Watch: “A Lot of People Say: ‘I’m Going to Buy Some Body Armor.'”

Preppers on how to survive the apocalypse—and Barack Obama’s second term.

 

How do doomsday preppers feel about the re-election of Barack Obama? At the Self-Reliance Expo in Mesa, Arizona earlier this fall, purveyors of Candwiches and underground shelters viewed a second term as both catastrophe and opportunity: “There’s a lot of people I talk to who say, ‘Depending on what happens in the election, I’m going to buy some body armor,'”  Derek Williams, president of the Salt Lake City-based  Amendment II told us. The company’s children’s tactical vest costs $499. “If the economy falls apart, people don’t have food. People who are looking for food, they’re gonna have their guns with them. People want body armor so they can protect themselves.”

DOES IT FEEL LIKE POLITICS IS AT A BREAKING POINT?

Headshot of Editor in Chief of Mother Jones, Clara Jeffery

It sure feels that way to me, and here at Mother Jones, we’ve been thinking a lot about what journalism needs to do differently, and how we can have the biggest impact.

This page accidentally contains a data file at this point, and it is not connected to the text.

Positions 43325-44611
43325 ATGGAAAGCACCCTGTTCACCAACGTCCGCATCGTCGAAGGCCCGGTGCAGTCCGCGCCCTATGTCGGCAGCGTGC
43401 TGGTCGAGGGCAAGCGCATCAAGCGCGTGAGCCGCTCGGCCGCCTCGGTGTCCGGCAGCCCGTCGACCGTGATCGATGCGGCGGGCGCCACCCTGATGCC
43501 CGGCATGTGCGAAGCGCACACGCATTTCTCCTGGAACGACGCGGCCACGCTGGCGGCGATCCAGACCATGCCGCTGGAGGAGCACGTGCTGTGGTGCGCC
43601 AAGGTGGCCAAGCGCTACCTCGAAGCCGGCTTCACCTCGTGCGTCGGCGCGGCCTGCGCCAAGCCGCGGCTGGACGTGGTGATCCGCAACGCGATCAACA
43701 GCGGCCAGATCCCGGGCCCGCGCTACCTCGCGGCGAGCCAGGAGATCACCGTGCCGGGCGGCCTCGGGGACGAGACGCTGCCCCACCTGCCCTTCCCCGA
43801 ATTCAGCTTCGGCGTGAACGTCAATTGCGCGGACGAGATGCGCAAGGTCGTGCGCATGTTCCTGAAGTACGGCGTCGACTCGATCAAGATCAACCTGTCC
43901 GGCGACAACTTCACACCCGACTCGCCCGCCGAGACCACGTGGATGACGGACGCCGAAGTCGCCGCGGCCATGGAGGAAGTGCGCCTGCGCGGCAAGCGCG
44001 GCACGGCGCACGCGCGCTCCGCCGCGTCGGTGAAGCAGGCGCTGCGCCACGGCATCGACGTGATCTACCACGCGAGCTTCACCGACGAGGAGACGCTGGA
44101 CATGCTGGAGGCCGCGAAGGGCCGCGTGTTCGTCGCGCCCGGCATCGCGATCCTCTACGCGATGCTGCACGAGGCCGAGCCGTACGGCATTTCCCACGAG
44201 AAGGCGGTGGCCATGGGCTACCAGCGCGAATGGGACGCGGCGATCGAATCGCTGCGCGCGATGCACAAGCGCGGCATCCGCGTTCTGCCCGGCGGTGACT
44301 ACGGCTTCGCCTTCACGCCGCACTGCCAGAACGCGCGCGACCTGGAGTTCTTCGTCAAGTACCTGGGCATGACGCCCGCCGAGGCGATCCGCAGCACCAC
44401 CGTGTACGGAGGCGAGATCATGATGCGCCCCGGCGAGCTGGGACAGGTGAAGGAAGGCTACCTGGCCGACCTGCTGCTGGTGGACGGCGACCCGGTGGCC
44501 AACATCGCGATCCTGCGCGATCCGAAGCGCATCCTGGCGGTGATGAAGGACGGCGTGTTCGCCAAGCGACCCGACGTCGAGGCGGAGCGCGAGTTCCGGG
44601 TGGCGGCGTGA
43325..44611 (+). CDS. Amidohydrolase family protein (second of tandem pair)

We kept coming back to one word: corruption. Democracy and the rule of law being undermined by those with wealth and power for their own gain. So we're launching an ambitious Mother Jones Corruption Project to do deep, time-intensive reporting on systemic corruption, and asking the MoJo community to help crowdfund it.

We aim to hire, build a team, and give them the time and space needed to understand how we got here and how we might get out. We want to dig into the forces and decisions that have allowed massive conflicts of interest, influence peddling, and win-at-all-costs politics to flourish.

It's unlike anything we've done, and we have seed funding to get started, but we're looking to raise $500,000 from readers by July when we'll be making key budgeting decisions—and the more resources we have by then, the deeper we can dig. If our plan sounds good to you, please help kickstart it with a tax-deductible donation today.

Thanks for reading—whether or not you can pitch in today, or ever, I'm glad you're with us.

Signed by Clara Jeffery

Clara Jeffery, Editor-in-Chief

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